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Monday, February 18, 2008

Acoustic material able to open up a hole in space

Contrary to earlier predictions, Duke University engineers have found that a three-dimensional sound cloak is possible, at least in theory.
Such an acoustic veil would do for sound what the "invisibility cloak" previously demonstrated by the research team does for microwaves--allowing sound waves to travel seamlessly around it and emerge on the other side without distortion.

"We've devised a recipe for an acoustic material that would essentially open up a hole in space and make something inside that hole disappear from sound waves," said Steven Cummer, Jeffrey N. Vinik Associate Professor of Electrical and Computer Engineering at Duke's Pratt School of Engineering. Such a cloak might hide submarines in the ocean from detection by sonar, he said, or improve the acoustics of a concert hall by effectively flattening a structural beam.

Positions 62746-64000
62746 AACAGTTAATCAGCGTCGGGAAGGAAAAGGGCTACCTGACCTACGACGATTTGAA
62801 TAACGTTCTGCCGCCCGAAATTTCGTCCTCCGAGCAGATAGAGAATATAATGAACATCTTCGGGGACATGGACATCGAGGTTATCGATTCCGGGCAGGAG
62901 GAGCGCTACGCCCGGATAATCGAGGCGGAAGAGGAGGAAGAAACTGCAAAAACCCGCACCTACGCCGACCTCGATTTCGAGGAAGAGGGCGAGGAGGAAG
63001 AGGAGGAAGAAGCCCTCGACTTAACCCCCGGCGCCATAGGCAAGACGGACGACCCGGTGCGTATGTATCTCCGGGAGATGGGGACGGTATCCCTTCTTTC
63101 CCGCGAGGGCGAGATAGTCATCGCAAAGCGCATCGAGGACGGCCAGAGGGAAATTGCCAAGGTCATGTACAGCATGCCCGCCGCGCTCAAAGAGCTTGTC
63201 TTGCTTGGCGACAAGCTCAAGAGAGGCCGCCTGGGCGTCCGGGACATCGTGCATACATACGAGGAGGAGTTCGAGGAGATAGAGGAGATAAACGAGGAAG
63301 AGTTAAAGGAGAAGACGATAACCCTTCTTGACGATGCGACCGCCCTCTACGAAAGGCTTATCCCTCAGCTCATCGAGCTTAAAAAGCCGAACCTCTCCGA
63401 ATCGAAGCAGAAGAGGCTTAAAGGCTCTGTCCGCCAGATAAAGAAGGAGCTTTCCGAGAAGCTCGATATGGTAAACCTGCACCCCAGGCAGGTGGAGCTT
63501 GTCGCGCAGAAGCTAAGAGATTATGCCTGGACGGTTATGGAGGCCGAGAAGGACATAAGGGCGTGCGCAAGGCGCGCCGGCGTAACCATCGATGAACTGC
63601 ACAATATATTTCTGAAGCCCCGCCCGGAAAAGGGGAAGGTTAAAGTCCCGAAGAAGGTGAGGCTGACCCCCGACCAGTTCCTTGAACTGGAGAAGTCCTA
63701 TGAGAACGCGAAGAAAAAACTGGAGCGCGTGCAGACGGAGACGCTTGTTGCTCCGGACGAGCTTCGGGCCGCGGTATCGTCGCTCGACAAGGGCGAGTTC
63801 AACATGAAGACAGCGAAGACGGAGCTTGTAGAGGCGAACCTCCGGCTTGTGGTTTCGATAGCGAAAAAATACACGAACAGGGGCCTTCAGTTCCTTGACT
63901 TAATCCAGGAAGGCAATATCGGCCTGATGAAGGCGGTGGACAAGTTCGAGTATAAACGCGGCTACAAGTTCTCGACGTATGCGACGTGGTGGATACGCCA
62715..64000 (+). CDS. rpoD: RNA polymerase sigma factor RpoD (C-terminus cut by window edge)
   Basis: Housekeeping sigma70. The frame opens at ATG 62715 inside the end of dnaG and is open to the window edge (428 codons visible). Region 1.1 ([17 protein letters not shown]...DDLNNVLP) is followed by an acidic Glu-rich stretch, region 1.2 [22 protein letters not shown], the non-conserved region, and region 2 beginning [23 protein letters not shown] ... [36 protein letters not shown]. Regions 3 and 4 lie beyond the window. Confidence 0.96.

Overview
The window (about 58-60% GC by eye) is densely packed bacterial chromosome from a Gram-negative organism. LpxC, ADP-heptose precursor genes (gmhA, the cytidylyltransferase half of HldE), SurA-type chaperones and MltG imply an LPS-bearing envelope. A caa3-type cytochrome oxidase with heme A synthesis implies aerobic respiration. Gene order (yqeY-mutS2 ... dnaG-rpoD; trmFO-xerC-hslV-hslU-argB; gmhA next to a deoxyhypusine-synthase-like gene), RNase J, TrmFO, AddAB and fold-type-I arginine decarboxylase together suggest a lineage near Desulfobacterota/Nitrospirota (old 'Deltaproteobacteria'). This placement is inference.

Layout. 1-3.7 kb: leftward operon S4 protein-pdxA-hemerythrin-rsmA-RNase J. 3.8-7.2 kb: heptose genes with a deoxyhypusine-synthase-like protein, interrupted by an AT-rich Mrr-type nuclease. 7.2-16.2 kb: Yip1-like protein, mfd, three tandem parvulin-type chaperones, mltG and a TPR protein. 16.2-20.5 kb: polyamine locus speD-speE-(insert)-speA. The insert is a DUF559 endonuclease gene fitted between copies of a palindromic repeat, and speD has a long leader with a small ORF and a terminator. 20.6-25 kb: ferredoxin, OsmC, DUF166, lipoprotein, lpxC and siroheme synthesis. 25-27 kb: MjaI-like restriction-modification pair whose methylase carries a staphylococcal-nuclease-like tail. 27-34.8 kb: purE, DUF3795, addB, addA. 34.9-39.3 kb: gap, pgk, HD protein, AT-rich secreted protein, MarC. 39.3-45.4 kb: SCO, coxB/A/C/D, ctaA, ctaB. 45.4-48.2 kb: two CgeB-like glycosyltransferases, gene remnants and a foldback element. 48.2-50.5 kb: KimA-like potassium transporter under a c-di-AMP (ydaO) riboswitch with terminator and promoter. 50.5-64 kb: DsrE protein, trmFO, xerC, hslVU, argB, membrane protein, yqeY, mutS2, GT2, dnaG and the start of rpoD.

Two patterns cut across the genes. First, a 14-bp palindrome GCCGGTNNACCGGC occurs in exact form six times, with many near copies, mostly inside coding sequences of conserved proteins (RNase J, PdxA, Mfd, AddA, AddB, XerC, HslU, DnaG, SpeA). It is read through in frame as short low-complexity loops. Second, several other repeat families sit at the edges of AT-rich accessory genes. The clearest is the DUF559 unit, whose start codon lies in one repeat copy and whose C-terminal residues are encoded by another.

As in the case of the microwave cloak, the properties required for a sound cloak are not found among materials in nature and would require the development of artificial, composite metamaterials.

The engineering of acoustic metamaterials lags behind those that interact with electromagnetic waves (i.e. microwaves or light), but "the same ideas should apply," Cummer said.

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